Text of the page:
Alberta man offers to share his 'stolen land' with a First Nations family

Joel Holmberg says he has long acknowledged that Canada is "really all stolen land" — even his own property that he has worked hard for, and still has about another 20 years until it's paid off.

Joel Holmberg's Facebook post extends offer to any Indigenous family who wants to live traditional lifestyle

Joel Holmberg hopes to find a First Nations family to live on his property located outside of Barrhead, Alta., to build a self-sustaining lifestyle together and live out the original intent of treaty agreements.

An Alberta man has posted an open invitation for a First Nations family to share his five-acre property.

"We want to share our tiny piece of stolen land with a First Nations family, and find freedom and self-sufficiency together," said Joel Holmberg.

His Facebook pitch ends with, "If you are Indigenous, have kids, are clean and sober, and want to be free on the land, we have a home for you here. No rent, no bills, just live free…"

Holmberg lives near Barrhead, Alta., about 100 km northwest of Edmonton. He said he was inspired to share his land and its resources after witnessing the backlash stemming from the acquittal earlier this month of Saskatchewan farmer Gerald Stanley accused in the killing of First Nations man Colten Boushie.

Seeing racist commentary toward First Nations break out online spurred him to take action.

"I've always been treated with kindness and shown how good First Nations people are," said Holmberg.

He said he attended a healing ceremony at Boushie's home community of Red Pheasant First Nation in Saskatchewan a few years ago while undergoing treatments for Hepatitis C.

"The other Canada is very cold and racist. It's uncomfortable.... I wanted to express that not all Canadians feel that way [toward Indigenous Peoples]."

Holmberg said he has long acknowledged that Canada is "really all stolen land" — even his own property that he has worked hard for, and still has about another 20 years until it's paid off.

Joel at age 14 (centre) seen with his First Nations 'uncles' and elders where he grew up near B.C.'s west Kootenay region. He says they spent time helping him to know the history of their tribes, and their culture. 'Their love and kindness, as well as that of the people of Red Pheasant, has been my inspiration in wanting to share our tiny piece of stolen land with a First Nations family, and find freedom and self sufficiency together.'

But he said injustice toward the First Peoples stems from land thefts by governments and settlers, even by his ancestors. Now, he said, he wants to do his part to try to make things right and hopes his idea could one day become a model for others to follow.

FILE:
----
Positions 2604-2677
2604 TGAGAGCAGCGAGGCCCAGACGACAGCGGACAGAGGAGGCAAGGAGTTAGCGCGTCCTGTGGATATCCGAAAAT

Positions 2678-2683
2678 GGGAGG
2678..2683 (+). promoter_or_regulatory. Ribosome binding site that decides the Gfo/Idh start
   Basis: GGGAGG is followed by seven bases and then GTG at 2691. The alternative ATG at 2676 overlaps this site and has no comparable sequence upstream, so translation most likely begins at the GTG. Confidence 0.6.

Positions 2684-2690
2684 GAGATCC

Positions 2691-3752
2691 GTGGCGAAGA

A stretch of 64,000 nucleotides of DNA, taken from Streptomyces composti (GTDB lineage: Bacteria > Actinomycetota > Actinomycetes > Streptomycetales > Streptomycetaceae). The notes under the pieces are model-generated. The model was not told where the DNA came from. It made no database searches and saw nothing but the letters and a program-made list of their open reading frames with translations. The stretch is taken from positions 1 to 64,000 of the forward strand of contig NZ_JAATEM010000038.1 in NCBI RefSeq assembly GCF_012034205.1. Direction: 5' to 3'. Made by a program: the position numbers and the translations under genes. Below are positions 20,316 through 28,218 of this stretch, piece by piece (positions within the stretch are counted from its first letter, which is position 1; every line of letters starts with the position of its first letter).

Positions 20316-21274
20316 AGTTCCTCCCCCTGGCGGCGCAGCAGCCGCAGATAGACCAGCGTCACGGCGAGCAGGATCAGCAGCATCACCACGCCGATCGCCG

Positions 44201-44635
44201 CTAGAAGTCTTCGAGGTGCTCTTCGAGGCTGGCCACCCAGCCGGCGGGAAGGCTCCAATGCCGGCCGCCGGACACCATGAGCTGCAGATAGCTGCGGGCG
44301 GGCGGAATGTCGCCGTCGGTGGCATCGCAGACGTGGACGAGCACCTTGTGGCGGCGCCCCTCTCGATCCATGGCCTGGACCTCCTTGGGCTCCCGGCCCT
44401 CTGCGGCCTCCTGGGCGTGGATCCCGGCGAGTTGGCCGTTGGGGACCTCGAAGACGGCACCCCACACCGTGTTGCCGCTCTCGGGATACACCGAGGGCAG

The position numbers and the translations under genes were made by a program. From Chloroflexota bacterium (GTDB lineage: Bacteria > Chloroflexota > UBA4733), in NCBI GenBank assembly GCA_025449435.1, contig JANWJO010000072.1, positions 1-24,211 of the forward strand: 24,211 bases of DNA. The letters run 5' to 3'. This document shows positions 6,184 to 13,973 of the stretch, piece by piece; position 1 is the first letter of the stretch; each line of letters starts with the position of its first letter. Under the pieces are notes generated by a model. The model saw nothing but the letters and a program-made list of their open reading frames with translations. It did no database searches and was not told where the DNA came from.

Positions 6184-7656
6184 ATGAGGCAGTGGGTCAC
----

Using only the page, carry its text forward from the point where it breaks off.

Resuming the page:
He links it to the signing of treaties when settlers and First Nations agreed to live side by side, and share the land and resources. But those agreements were not adhered to.

"I don't think anybody agreed to sell Canada or the resources to anybody. I believe in the original vision of sharing the land," he said.

Alberta 'a very redneck place'

Holmberg grew up in the west Kootenays of B.C. and said he developed close relationships with local First Nations elders as a young boy. He said he learned about First Nation culture and history that isn't taught in schools.

"There's a lot of falsehoods about Indigenous people," he said.

"[Other] people don't understand their good character and nature. There's a lot of ignorance and racism to overcome, especially in the Prairies."

He said he tries to engage in conversations with non-Indigenous community members to help relieve racial tensions. So far, he said he's found that most negative perceptions are held by people with a lack of understanding and connection to each other.

"Alberta, it's a very redneck place, but I educate people as best I can," he said.

"If people can really see what happened here, you just know in your heart it's unethical. But there's a lot of people, like me, who know whose land they're on and know the real history and really want to see some change."

The outline of an old building sits on Holmberg's five-acre property outside of Barrhead, Alta. in the summer. He said he also has a sweatlodge to conduct ceremonies on his land.

Holmberg first extended the invite for a First Nations family to live on his land via Facebook post on Sunday morning. So far, he said he's received responses from all over Canada and the United States.

He said he plans to interview anyone interested and may invite them out to his property for an in-person meeting. The only stipulations are they must have a connection to or interest in traditional culture and not consume alcohol or drugs.

Holmberg said he is excited to work together with the right family to become self-sufficient and learn to live off the land.

"We can hunt together, tan hides, have sweats," he said.

"I'll know when we have the right family. For me it's about intuition. We'll work together, one day at a time, and figure it out together."

About the Author

Brandi Morin

Brandi Morin, Métis, born and raised in Alberta, possesses a passion for telling Indigenous stories. Based outside Edmonton, Morin has lent her talents to several news organizations, including Indian Country Today Media Network and the Aboriginal Peoples Television Network National News. She is now hard at work striving to tell the stories of Canada's Indigenous peoples to a broader audience.